Spare area is also important because of a difference in how flash memory is rewritten. Flash memory starts out with the cell, which is the smallest part and on consumer drives can hold two bits of information, cells are arranged into pages, which are typically 4 KB and work pretty much like sectors on a hard drive, but unlike hard drives, pages are further organized into blocks of typically 512 KB. When you update/overwrite a file on a mechanical hard drive, it can simply overwrite it with the new data in exactly the same location, but flash memory cannot do that. Instead flash memory has to be erased before it can be rewritten, unfortunately individual pages cannot be erased, only whole blocks can. So in order to update a single page within a block, the controller must first read all the valid data in the block to a special cache, then erase the whole block, then write it all back with the updated data. We call this phenomenon "Write Amplification", which is another use for spare area. When a file is updated, rather than updating it in-place, SSDs will simply write the updated data to a completely different page and mark the old page as invalid, in doing so it avoids write amplification. This causes the invalid pages to eventually build up, so once a block is filled with mostly invalid data it triggers the drives aptly named "garbage collection" routine which will save the valid data (sometimes in a different block entirely) erase the block and then add it back to the spare area pool. Additionally modern drives when used with a supporting operating system are smart about using everything they have available for spare area, which means when you use Windows 7 or recent Linux kernels on a TRIM supporting SSD, anything that isn't filled with valid data gets applied to the spare area pool, including ALL the free space within the file system. (If you're wondering "Wouldn't that fragment the files and be bad?". The answer is "It would if SSDs were anything like a hard drive, fortunately they aren't.". SSDs are so different from from hard disks that they fragment themselves on purpose and actually work better that way!)

As for how long a SSD will actually last in practice... Fortunately for us most recent SSDs keep track of their used lifespan; a couple months after I got mine I decided to check and see how much endurance I had used up and how long it would take to use up what was left. I loaded up the SSD toolbox for my drive and checked the amount of data that had been written to it and the write amplification that had occurred, then calculated the remaining lifespan assuming it would last exactly 3000 P/E cycles. Once I arrived at a number, I promptly closed my calculator and the toolbox and never let a thought of endurance cross my mind again. The reason I gave up caring is because I simply couldn't imagine a scenario where I would still be using this drive in ~275 years (give or take a couple decades) when I would reach the projected 3000 P/E cycle endurance limit. Needless to say, many online discussions on SSDs greatly inflate the importance of the P/E cycle endurance. It is actually possible to wear out a SSD within a couple years if you dedicate a machine to constantly write and rewrite garbage to the drive at its highest speed 24/7/365, but that is so astronomically beyond even the heaviest desktop user workload that it instead becomes a good example of just how durable SSDs are.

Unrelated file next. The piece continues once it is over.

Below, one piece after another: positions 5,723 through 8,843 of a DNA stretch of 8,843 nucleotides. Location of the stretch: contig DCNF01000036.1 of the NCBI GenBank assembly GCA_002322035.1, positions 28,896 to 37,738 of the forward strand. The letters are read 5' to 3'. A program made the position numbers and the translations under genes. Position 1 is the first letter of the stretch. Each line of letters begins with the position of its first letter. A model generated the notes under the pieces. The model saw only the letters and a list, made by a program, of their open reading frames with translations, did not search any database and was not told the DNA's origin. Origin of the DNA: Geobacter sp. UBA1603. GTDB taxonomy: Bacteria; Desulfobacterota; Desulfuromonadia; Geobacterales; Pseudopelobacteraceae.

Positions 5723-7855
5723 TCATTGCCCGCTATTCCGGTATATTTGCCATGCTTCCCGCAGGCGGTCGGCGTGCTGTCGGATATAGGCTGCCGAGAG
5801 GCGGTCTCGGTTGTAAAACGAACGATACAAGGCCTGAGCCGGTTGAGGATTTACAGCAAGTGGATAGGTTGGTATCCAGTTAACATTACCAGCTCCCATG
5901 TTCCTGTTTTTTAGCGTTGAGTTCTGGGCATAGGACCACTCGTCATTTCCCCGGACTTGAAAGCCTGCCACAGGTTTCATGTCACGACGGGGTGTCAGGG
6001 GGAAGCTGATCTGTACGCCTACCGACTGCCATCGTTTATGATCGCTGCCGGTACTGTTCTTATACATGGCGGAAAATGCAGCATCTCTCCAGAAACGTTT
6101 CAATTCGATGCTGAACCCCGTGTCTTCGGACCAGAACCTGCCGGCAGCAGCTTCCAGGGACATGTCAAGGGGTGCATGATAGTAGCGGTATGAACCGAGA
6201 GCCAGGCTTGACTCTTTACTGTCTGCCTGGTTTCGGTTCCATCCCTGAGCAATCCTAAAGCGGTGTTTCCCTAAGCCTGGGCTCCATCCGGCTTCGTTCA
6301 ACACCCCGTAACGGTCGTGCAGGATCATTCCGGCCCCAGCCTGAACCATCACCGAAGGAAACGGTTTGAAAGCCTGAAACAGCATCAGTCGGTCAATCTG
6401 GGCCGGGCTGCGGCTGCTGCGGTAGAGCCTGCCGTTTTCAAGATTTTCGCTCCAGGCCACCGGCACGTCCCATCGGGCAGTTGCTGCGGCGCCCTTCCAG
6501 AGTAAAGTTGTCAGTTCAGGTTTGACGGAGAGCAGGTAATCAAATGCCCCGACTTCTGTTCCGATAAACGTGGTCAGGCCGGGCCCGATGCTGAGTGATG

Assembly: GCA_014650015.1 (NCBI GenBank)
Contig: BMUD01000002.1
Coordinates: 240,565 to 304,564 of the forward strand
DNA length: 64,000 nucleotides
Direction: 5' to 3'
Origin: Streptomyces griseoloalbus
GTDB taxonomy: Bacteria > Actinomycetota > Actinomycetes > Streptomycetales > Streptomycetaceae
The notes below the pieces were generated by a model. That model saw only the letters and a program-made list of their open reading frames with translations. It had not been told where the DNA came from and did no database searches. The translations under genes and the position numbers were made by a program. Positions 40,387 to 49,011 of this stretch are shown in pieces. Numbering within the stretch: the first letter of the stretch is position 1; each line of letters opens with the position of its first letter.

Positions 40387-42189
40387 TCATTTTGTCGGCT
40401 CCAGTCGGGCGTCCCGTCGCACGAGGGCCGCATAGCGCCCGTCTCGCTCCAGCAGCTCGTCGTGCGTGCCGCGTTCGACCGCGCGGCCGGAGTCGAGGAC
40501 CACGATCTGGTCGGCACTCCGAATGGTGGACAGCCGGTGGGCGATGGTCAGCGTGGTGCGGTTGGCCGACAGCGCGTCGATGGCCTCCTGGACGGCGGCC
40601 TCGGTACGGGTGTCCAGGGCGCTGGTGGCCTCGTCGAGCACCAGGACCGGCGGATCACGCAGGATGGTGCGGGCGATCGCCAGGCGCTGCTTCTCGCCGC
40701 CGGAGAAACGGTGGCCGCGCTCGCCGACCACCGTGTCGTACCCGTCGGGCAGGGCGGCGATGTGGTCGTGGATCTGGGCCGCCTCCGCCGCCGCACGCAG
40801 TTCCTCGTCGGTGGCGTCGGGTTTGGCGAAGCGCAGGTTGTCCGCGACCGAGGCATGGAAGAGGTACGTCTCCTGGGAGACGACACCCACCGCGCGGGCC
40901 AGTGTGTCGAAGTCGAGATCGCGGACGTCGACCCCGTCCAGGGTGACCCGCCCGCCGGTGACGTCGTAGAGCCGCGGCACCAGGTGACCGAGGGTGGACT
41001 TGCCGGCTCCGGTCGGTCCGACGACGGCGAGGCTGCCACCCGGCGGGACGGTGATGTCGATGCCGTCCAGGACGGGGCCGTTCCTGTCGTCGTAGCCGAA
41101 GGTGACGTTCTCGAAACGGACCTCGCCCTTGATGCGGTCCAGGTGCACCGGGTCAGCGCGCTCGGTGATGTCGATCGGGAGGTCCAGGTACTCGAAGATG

How much faster is a SSD compared to a hard drive.
A good modern desktop hard drive can usually thrash out a 1 MB/sec score in the 4 KB random access test, which is roughly 270 IOPS (I/O Operations per Second). The high end SSDs these days can do the same task at over 350 MB/sec, or upwards of 85,000 IOPS. Even the inexpensive entry level SSDs can reach 60 MB/sec or around 15,000 IOPS at this test, and they keep getting better all the time. So depending on what type of work the drive is doing, SSDs are anywhere from 5 times faster, to 350 times faster than a common mechanical hard drive. Granted it is necessary to keep it in perspective, not every time consuming or slow task your computer does is demanding on or waiting for the drive. SSDs will accelerate things like booting up, installing/uninstalling/updating/launching applications, virus scanning files, decompressing files, loading the next level in video games and anything else that is I/O bound, typically right up until your system finds whatever other limiting factor it has (CPU, memory, etc). However they will not accelerate things that aren't I/O bound, such as video game or movie playback frame rates (GPU/CPU bound) or video/audio encoding, image editing/word processing/spreadsheets (CPU bound), or copying/moving stuff to or from other non SSD drives or other computers (limited by the other drive/computer or the connections between them). Your computer probably wont boot its operating system or load all applications instantly, but it probably will do the vast majority of it noticeably faster, how much depends on the computer and what it is loading. SSDs may not save much time during some common tasks, but they will save a lot of time between tasks because they allow you to begin the next task much faster.

Why now?